“Effective early care is paramount in managing chronic pain. To that end, prescribers should have the flexibility to effectively treat patients who present with chronic pain. However, there must be a balance between proper treatment for chronic pain and the abuse of the opioids found most effective in its treatment,” the bill states.

The legislation calls for the Dean of the School of Public Health at West Virginia University to serve as chair of the commission, which is to be known as the Coalition for Responsible Chronic Pain Management. Other members of the panel will include a board certified pain specialist, three physicians, a pharmacist, a chiropractor and a pain patient. 

The coalition will meet quarterly to review regulations on physicians and pain clinics, and will advise the legislature on ways to “further enhance the provider patient relationship in the effective treatment and management of chronic pain.”

Because the bill was amended in the House, it now returns to the West Virginia Senate for approval.

In many ways, West Virginia was ground zero for the nation’s overdose epidemic, and was one of the first states to crackdown on pill mills and the overprescribing of pain medication. Fewer opioids are now being prescribed, but West Virginia still leads the nation with the highest overdose death rate in the country.

At least 844 people died of drug overdoses in the state in 2016, a record number, compared to 731 in 2015. As in other parts of the country, addicts in West Virginia have increasingly turned to heroin and illicit fentanyl, which are more potent, dangerous and easier to obtain than prescription painkillers. Over a third of the overdose deaths in West Virginia last year were linked to fentanyl. Most of the deaths involved multiple drugs.   

Ohio Tightens Opioid Regulations

In neighboring Ohio, Gov. John Kasich last week announced new plans to limit opioid prescriptions to just seven days of supply for adults and five days for minors. Doses are also being limited to no more than 30 mg of a morphine equivalent dose (MED) per day.

The new regulations, which are expected to take effect this summer, are more than just guidelines – they are a legal requirement for prescribers. Although only intended for acute pain patients, many chronic pain patients are worried they will lose access to opioid medication.

"Doctors are already feeling this pressure not to prescribe pain medications," Amy Monahan-Curtis told NBC News. "What I am hearing is people are already being turned away. They are not getting medications. They are not even being seen. "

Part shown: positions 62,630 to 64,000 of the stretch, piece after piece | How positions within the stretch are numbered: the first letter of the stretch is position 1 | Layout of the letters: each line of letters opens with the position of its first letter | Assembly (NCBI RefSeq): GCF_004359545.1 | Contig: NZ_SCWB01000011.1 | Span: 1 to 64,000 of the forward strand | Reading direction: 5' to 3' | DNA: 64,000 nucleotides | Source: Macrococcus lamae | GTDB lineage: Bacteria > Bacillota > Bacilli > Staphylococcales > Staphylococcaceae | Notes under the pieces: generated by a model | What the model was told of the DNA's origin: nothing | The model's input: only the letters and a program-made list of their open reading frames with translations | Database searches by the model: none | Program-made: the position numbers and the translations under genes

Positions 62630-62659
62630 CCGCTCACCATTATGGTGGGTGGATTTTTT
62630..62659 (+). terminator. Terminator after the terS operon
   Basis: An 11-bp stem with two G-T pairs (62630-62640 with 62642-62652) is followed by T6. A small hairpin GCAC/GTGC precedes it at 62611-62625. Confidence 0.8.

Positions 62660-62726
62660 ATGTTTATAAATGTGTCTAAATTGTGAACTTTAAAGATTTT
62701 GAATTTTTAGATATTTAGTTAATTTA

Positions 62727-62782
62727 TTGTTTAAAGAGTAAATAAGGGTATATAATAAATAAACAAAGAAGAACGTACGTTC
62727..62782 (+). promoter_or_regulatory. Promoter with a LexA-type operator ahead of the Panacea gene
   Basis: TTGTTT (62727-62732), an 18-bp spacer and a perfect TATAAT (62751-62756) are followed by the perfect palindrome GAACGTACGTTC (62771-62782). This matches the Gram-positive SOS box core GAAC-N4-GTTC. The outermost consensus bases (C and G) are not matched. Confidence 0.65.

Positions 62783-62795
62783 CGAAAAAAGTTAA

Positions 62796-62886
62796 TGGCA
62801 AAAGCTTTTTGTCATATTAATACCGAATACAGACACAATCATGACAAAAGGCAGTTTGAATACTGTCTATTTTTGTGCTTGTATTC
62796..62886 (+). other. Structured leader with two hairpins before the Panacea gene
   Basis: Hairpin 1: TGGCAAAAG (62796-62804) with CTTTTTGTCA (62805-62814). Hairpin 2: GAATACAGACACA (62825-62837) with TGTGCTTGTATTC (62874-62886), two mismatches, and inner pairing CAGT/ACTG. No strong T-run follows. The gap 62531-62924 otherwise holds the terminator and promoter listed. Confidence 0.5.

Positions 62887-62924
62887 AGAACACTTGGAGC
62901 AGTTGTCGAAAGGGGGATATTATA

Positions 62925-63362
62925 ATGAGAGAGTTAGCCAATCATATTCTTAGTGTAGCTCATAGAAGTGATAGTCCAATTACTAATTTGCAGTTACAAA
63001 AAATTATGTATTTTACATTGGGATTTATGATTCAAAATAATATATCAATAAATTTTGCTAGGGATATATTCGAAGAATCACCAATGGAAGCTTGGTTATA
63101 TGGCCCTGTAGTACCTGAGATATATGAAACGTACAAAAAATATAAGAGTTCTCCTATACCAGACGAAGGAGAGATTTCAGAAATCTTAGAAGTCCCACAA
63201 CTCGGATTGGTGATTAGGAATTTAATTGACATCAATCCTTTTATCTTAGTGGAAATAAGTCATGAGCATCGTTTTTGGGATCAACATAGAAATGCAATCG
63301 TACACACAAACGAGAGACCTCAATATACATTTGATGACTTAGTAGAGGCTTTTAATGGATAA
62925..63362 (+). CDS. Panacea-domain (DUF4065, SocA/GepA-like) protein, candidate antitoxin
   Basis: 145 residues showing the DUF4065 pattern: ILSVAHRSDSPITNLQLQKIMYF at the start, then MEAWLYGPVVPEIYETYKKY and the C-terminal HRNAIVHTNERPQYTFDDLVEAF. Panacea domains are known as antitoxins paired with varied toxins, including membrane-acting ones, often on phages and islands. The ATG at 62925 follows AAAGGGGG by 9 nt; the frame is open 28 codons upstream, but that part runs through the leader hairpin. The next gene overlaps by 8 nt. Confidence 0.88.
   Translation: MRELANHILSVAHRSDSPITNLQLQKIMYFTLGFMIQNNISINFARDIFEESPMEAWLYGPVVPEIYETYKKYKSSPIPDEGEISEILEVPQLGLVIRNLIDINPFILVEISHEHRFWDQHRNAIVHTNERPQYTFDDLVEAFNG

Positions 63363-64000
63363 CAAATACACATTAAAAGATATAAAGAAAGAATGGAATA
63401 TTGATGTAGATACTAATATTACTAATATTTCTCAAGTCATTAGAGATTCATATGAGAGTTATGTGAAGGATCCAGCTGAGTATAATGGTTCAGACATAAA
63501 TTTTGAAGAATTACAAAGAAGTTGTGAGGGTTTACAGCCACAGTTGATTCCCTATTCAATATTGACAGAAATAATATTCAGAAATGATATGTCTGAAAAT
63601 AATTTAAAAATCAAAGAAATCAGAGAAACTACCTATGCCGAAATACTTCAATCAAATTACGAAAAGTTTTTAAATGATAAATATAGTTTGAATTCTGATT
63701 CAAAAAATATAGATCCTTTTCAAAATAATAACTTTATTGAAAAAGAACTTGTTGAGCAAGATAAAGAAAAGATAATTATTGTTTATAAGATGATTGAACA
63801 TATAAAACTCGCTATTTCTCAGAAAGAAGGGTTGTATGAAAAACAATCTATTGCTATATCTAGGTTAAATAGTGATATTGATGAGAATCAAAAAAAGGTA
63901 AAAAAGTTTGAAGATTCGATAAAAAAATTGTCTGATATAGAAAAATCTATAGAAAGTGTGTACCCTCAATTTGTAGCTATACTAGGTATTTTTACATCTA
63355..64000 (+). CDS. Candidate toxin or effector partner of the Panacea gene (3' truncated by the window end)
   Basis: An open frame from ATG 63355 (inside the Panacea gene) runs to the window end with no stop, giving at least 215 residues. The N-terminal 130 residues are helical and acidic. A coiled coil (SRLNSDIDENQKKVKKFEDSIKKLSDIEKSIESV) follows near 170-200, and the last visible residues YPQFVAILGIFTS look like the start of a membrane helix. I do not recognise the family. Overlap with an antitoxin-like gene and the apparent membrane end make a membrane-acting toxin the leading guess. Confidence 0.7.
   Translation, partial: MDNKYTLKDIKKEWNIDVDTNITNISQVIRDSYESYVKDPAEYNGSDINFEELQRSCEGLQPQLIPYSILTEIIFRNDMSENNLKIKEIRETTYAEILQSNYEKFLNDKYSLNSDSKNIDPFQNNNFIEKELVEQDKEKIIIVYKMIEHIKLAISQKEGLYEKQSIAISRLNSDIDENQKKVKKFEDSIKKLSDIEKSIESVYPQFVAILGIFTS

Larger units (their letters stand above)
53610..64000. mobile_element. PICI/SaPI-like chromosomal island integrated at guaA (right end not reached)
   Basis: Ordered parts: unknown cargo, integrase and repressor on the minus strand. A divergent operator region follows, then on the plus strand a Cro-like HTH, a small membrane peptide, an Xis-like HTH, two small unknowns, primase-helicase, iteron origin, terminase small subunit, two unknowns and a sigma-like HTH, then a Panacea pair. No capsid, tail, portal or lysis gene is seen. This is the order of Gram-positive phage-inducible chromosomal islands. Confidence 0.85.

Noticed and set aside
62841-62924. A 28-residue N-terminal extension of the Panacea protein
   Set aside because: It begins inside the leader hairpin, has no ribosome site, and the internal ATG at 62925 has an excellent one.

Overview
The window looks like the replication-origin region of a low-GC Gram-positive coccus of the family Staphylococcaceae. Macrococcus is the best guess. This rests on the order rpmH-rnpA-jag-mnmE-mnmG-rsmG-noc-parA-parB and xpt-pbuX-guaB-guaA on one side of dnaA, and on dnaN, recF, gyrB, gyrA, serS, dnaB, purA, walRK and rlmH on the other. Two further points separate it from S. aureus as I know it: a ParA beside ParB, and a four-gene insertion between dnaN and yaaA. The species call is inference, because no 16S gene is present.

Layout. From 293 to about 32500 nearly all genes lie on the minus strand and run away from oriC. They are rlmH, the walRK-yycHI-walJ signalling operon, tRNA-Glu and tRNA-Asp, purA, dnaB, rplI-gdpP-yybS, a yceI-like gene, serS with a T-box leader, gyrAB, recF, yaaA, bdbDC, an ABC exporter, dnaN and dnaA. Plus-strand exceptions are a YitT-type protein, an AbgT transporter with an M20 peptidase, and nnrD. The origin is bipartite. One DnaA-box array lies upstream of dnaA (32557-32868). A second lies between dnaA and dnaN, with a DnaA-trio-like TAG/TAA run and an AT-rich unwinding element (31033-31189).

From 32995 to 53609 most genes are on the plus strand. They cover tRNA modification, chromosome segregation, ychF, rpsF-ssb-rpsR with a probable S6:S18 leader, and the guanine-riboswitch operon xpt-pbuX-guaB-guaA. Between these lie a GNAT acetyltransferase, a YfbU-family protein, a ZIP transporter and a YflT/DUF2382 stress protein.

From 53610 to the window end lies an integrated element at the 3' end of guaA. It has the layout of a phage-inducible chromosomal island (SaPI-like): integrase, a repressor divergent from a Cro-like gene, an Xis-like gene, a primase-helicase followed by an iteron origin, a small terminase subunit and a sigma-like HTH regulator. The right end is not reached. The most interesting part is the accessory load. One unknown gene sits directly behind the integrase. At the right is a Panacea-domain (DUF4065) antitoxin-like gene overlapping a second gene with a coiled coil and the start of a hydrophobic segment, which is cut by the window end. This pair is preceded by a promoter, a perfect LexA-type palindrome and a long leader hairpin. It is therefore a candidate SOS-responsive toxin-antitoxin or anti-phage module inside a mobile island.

Ohio has been down this path before. In 2012, it began a series of actions to restrict access to pain medication. By 2016, the number of opioid prescriptions in Ohio had fallen 20 percent, or 162 million doses.

As in West Virginia, however, the number of drug overdoses continues to soar. Ohio led the nation with over 3,000 drug overdoses in 2015, with many of those deaths linked to illicit fentanyl and heroin. The situation is so bad that some county coroners are storing bodies in temporary cold storage facilities because they’ve run out of room at the morgue.

Next month new regulations will go into effect in New Jersey that will limit initial opioid prescriptions to just five days of supply. Only after four days have passed can a patient get an additional 25 day supply.

That law is primarily intended for acute pain patients, but many chronic pain patients are worried they’ll be forced to make weekly trips to the doctor and pharmacy for their prescriptions, or not be able to get them at all.

“You can imagine my alarm and fear when I was told yesterday that I will likely have to have the dosage of my medications reduced soon,” said Robert Clayton, a New Jersey man who suffers from chronic back and neck pain.

“This is LUNACY. As a nurse who treats individuals with chronic pain and addiction issues, I can tell you these new laws are going to have catastrophic results. Most of the people abusing opiates and dying are the addicts who abuse heroin and other prescription drugs like benzodiazepines, not the chronic pain patients like myself and the other unfortunate souls who have a genuine need for these drugs through no fault of our own.”

According to a recent survey of over 3,100 pain patients by PNN and the International Pain Foundation, one in five pain patients are hoarding opioid medications because they fear losing access to them.